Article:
Tag: Breezeways

  • Second Empire Houses on 13th Street, South Side

    Pair of Second Empire rowhouses

    On a street of mostly small vernacular rowhouses, this pair of grand Second Empire houses dominates the streetscape. They are well preserved and well cared for, and we need no more excuse to appreciate the details.

    Front door

    This front entrance (could you guess that the picture was taken the day after Halloween?) bears an unusual memento of the original owner of the house:

    Monogram: JS

    Note the monogram on the side of the steps. An 1890 map shows that the house belonged to a Jonathan Seibert.

    Breezeway and front door

    Note the exceptionally elaborate door on the breezeway.

  • More Front Doors and Breezeways of the South Side

    Front door

    More of the front doors, with their charming woodwork, and the mysterious breezeways (which are not much of a mystery) of the South Side.

    Breezeway and front door
    Front door
  • Carey Way, South Side

    Houses on Carey Way

    In Pittsburgh, a “rowhouse” is generally any house that shares a wall with its neighbors. But there are rowhouses in a stricter sense: rows of houses built all at once, as more or less one building divided into individual residences. One such row is in the 1800 block of Carey Way, a row of modest Italianate alley houses all put up at once. If he had to guess, old Pa Pitt would date it to the 1870s. One of its remarkable features is its breezeway. Most breezeways in Pittsburgh are narrow passages between houses, but this row has one breezeway in the middle big enough to drive a wagon through. That is probably the point: it leads to a courtyard from which deliveries of coal and other staples could be made to the backs of all the houses. Under separate ownership, the houses have ceased to be entirely identical, but their common origin is still apparent.

    Carey Way
    Carey Way
    Carey Way
  • More Breezeways of the South Side

    You might have thought one dose of breezeways would have been enough for such an esoteric subject, but you would have been mistaken. With his usual monomania, Father Pitt is building up a large collection of South Side breezeways, with plans to expand the collection into other neighborhoods soon.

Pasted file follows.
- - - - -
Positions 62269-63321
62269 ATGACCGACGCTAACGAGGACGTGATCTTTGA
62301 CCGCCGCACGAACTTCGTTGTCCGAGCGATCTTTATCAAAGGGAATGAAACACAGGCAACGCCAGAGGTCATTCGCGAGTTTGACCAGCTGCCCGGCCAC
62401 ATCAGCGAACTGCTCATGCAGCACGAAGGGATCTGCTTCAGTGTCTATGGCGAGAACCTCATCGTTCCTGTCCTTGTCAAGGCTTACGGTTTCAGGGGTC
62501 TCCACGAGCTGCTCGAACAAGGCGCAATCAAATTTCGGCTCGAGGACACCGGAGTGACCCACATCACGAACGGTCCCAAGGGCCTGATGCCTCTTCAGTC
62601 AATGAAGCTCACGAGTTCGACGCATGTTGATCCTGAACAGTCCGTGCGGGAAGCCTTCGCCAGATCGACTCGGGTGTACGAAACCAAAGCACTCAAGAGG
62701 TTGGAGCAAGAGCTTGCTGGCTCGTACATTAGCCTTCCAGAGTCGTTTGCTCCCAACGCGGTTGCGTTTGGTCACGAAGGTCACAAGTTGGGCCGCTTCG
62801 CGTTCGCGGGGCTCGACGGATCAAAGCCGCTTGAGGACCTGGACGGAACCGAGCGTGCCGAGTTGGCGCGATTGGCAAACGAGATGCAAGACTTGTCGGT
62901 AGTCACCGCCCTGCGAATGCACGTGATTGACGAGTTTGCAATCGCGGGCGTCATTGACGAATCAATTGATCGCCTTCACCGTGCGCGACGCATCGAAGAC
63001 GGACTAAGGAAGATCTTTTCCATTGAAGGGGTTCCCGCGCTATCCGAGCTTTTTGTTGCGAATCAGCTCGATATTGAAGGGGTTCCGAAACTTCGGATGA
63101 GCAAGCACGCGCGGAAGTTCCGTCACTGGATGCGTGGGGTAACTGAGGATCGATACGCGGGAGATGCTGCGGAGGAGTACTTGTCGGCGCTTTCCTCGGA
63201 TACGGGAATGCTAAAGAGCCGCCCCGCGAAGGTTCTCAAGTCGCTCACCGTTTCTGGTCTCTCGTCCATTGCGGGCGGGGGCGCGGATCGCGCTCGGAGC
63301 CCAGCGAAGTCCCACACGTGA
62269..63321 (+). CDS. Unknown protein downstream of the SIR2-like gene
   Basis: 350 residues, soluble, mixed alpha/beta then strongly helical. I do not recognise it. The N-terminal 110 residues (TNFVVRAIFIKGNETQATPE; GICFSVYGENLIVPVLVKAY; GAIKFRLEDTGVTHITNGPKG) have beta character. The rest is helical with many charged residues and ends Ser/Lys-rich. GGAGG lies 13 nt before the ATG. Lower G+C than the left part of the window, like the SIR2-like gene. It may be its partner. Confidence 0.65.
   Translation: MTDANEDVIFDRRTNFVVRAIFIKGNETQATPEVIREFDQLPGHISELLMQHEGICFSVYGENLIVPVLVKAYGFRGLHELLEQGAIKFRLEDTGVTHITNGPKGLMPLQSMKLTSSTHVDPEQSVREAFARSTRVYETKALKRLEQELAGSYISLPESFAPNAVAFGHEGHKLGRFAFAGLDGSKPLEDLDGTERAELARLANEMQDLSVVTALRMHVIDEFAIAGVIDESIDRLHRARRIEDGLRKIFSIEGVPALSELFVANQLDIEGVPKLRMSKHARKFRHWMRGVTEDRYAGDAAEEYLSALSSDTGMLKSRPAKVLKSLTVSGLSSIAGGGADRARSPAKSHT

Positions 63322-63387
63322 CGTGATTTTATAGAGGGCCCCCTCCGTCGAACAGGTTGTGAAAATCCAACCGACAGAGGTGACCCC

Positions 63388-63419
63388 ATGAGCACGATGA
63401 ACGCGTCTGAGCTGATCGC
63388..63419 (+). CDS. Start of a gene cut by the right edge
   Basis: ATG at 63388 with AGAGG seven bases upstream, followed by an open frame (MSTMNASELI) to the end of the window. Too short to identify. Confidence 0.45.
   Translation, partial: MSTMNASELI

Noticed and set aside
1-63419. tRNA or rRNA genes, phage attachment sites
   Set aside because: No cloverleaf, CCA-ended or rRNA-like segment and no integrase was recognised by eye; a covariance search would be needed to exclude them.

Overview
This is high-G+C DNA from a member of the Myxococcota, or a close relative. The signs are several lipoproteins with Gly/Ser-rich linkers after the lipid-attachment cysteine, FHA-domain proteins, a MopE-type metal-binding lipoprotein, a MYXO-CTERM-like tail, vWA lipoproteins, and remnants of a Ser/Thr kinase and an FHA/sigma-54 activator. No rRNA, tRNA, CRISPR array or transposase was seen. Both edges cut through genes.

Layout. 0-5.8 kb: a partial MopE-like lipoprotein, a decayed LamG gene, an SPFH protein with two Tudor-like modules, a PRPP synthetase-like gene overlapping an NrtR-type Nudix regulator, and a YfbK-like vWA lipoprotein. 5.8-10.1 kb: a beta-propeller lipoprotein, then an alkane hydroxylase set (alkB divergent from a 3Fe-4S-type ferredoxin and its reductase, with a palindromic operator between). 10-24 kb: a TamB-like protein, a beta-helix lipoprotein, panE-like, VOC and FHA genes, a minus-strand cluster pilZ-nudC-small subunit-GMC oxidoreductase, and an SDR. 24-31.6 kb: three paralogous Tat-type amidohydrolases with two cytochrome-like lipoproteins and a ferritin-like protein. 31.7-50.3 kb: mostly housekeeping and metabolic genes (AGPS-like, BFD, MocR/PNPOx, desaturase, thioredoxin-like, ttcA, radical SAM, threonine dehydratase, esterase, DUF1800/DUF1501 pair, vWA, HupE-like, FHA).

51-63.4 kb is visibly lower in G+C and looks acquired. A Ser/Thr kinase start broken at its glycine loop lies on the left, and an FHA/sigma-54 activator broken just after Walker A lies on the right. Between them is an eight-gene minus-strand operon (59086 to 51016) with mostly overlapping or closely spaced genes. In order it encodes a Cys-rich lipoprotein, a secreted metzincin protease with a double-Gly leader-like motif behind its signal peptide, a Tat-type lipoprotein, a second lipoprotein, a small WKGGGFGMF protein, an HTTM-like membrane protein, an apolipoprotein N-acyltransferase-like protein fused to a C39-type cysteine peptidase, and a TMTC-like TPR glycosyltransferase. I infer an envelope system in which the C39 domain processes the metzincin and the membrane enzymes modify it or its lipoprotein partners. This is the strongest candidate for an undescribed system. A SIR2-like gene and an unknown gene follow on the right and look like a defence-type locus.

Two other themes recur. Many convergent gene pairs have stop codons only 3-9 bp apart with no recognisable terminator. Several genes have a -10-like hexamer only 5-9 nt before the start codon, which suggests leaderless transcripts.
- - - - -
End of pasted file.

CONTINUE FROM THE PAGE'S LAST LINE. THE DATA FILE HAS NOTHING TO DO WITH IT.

Sometimes curious accidents happen to breezeways. For example:

    This appears to be half a breezeway: the house on the left has been much altered, with its half of the shared breezeway filled in.

    Here is a shared breezeway that has lost one of its houses, so that it has now become a curious lean-to construction on the side of the remaining house.

  • Breezeways of the South Side

    This is certainly one of old Pa Pitt’s most esoteric subjects. In rowhouse neighborhoods, there are often tunnel-like passages through to the rear yard of a house, with the upper storeys built over the passage. These outdoor passages are called “breezeways” in Pittsburgh; in other cities they may be called gangways or alleys. Sometimes the passage runs through one house; sometimes it is shared by two houses. We see examples of both in this little collection.

  • A Passage Between Houses, South Side

    Often in Pittsburgh rowhouse neighborhoods there are narrow, tunnel-like passages between the houses that run from the street into the back yards. This one struck old Pa Pitt as especially picturesque and a bit mysterious.

    Camera: Canon PowerShot A590 IS.